Social media is a quickly changing and ever-evolving area of the Internet that many practices are embracing in order to market
more effectively, and to connect and build stronger relationships with their clients. This area is growing within veterinary
medicine so quickly that many practices have no policies, protocols or written directions in place for their teams to follow
or look to for guidance. This can result in disastrous consequences, even in the most well-meaning circumstances.
Practice owners need to have a good idea of the image they want their practice to portray, and this needs to be communicated
to their Practice Manager and other members of the team so the message can be consistent. Are you formal and professional,
or laid-back and neighborly? Do you want your practice to be "the client education resource" to your clients, or is "being
their friendly neighborhood veterinarian" more important? These things must be determined before you can implement any marketing
training with your team.
The first step in developing your Internet and Social Media policy should be to determine what websites are "approved" to
use at work. There are many, many valuable resources on the Internet, but there are just as many that might lead your staff
in the wrong direction. You should spend time exploring the resources that are relative to veterinary medicine and check them
out yourself, developing a list for your team to use. If you want to empower your staff to serve your clients to the best
of your ability, you need to empower them to utilize these vital online resources. Pair this approved list with internal training
at a staff meeting, and you should feel comfortable in knowing staff are going to the best online resources to assist your
clients. Encourage your staff to submit new websites they might come across, for review to the approved list. This will demonstrate
your trust in your team, as well as include them in the decision-making process. If you decide to reject a suggestion for
the approved list, be sure to explain to your team why a particular website did not pass your screening criteria. This will
avoid any ill will or feelings that management or ownership are not listening.
Once you have compiled your list of approved websites, use a staff meeting to cover the uses of each site. You can demonstrate
using a projector and screen or by gathering around a few computers and exploring the sites together. Be sure to include a
variety of sites that can assist your team in the following:
• Finding the correct navigational directions for clients
• Online local phone directory
• Your practice's website
• Your practice's online pharmacy, if you maintain one
• Veterinary association websites that support veterinarians, as well as practice managers
• Any online continuing education resources you feel your team should or could participate in to further their professional
knowledge and abilities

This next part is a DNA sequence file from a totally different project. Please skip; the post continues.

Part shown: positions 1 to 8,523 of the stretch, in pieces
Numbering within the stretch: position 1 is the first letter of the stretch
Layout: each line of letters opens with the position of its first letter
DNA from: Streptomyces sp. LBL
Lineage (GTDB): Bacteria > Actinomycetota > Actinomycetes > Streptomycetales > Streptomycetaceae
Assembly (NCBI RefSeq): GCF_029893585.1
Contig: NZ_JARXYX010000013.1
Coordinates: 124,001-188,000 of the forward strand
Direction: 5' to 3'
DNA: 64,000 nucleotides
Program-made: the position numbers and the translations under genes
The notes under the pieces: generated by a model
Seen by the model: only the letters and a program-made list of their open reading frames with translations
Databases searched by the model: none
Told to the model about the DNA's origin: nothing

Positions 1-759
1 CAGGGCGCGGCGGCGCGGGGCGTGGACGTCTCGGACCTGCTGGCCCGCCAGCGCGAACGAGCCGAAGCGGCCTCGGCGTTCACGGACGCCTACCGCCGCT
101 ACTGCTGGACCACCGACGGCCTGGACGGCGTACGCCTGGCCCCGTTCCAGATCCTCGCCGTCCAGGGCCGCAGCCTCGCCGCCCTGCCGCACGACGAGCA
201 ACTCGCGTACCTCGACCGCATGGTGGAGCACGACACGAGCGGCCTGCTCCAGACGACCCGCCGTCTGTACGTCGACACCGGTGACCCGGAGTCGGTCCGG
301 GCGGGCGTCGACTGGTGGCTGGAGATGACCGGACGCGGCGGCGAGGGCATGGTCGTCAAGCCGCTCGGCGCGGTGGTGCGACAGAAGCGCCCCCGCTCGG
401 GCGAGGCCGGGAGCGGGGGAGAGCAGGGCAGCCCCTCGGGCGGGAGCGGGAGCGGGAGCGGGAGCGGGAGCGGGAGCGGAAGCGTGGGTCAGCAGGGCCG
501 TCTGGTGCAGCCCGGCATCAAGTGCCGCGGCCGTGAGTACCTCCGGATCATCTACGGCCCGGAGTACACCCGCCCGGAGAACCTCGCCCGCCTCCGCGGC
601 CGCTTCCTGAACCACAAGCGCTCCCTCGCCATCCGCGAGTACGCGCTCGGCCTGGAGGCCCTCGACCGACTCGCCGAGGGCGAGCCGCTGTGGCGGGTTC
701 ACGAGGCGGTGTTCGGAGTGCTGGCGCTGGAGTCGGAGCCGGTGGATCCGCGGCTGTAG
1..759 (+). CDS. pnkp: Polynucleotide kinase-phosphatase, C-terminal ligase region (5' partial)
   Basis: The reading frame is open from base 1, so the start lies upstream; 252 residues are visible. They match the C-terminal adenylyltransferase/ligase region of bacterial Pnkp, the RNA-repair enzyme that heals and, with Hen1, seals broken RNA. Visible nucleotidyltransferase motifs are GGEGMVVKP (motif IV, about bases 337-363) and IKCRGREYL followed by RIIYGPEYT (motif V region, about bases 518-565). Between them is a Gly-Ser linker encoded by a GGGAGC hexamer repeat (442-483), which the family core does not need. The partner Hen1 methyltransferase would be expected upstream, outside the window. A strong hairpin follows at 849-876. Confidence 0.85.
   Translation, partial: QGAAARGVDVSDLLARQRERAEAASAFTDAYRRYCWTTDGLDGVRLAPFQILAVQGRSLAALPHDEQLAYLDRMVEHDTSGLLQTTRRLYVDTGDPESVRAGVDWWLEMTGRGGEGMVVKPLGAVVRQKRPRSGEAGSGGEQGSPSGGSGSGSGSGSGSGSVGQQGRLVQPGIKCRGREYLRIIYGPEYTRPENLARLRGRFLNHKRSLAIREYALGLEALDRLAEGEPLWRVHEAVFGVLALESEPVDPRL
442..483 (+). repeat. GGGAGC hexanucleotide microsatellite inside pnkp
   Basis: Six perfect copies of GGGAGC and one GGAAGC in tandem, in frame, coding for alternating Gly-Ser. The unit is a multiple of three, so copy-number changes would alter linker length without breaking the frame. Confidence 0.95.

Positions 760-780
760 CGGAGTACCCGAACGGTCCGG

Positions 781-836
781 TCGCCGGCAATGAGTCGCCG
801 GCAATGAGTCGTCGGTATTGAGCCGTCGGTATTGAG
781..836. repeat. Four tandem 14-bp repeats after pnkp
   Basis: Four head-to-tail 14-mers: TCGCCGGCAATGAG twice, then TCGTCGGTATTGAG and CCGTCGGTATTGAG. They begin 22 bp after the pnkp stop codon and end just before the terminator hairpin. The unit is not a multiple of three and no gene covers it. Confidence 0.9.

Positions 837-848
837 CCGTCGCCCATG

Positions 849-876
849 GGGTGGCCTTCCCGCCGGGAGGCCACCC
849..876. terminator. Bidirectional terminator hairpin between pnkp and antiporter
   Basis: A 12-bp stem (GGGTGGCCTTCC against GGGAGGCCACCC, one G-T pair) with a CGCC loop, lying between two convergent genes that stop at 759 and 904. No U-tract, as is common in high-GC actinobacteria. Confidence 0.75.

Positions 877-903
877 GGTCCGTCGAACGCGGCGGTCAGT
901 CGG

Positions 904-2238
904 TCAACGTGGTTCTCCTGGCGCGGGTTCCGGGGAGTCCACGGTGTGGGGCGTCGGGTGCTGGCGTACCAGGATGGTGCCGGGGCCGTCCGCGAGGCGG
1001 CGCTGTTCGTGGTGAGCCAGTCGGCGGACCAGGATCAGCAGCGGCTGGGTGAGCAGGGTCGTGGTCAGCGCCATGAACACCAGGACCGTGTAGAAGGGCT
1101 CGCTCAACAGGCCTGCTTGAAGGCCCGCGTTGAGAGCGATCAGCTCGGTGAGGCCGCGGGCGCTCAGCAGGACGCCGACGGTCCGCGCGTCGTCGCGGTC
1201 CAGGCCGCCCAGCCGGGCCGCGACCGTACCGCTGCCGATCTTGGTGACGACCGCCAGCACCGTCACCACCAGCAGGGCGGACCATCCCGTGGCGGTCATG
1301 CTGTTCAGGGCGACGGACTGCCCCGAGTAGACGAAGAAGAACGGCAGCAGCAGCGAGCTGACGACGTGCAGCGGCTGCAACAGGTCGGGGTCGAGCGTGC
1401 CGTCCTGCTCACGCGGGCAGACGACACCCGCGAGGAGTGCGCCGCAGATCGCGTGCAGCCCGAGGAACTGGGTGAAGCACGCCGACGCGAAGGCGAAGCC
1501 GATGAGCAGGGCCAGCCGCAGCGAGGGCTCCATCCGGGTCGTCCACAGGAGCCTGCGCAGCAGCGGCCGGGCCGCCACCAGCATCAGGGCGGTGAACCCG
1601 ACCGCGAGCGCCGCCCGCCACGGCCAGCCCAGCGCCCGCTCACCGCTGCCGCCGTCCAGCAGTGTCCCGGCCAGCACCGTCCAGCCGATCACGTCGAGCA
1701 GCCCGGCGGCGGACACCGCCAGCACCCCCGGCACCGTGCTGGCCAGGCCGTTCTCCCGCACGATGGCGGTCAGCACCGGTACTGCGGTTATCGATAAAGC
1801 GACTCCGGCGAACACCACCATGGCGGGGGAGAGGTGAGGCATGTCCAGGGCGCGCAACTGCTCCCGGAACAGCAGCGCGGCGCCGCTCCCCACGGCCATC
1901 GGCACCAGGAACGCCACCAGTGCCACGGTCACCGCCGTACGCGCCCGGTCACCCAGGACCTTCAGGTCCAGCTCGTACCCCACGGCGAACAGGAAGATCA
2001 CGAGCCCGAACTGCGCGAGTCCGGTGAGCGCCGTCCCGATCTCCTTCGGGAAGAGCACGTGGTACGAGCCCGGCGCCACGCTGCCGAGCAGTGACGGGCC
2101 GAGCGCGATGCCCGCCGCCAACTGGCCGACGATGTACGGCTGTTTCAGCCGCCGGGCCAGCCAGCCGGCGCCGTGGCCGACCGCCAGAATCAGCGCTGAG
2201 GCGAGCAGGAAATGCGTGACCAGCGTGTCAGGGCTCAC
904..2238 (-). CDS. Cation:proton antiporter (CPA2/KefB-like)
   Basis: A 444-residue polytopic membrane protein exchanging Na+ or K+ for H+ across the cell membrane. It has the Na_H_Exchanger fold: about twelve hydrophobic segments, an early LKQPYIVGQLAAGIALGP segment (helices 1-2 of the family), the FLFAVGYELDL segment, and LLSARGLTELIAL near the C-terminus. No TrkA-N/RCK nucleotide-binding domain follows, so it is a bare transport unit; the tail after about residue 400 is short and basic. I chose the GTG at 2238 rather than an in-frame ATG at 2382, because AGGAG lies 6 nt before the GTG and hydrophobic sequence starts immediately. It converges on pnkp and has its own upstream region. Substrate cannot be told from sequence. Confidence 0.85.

• Any website you feel meets the criteria for properly answering general animal health questions
• Any website you feel is appropriate for keeping your staff up-to-date on breaking news in the veterinary industry
The next step in developing your Internet and Social Media policy is in writing your practice's employee policy with regards
to social media. Here is an example of one such policy:
Employee online social media policy
This is merely one example of a social media policy that can be used in veterinary practices. You should determine what is
best for your practice and team, as far as restrictions and limitations for your policy.
When creating a written social media policy, it is important to define specifically what the practice views as social media
and social media tools. Listing "personal electronics and mobile devices" is extremely important, as many team members might
think that as long as they aren't using the practice's computers, they don't fall under your guidelines while at work. Social
media is easily accessible today with the use of not only cellular telephone and Smartphone devices, but also many mp3 players
and personal electronic devices can also access social media through applications, independent of logging in on a computer.
It is also extremely important to outline the division between personal and professional expressions when using social media.
Team members need guidelines they can follow, that are clear and concise in order to succeed. In most cases you will have
three distinct camps of employees when you cover this social media policy:
1. Team members who may feel it is their right to vent their personal frustrations about their job, those they work with,
or even use the practice name in a negative manner when they are "off the clock"
2. Team members who are so proud of what they do, and where they work that in their zealousness may use your practice's
name online, linking to inappropriate personal information and sites unintentionally
3. Team members who have no idea why we need a social media policy as it doesn't apply to them because they don't use
social media.... Yet.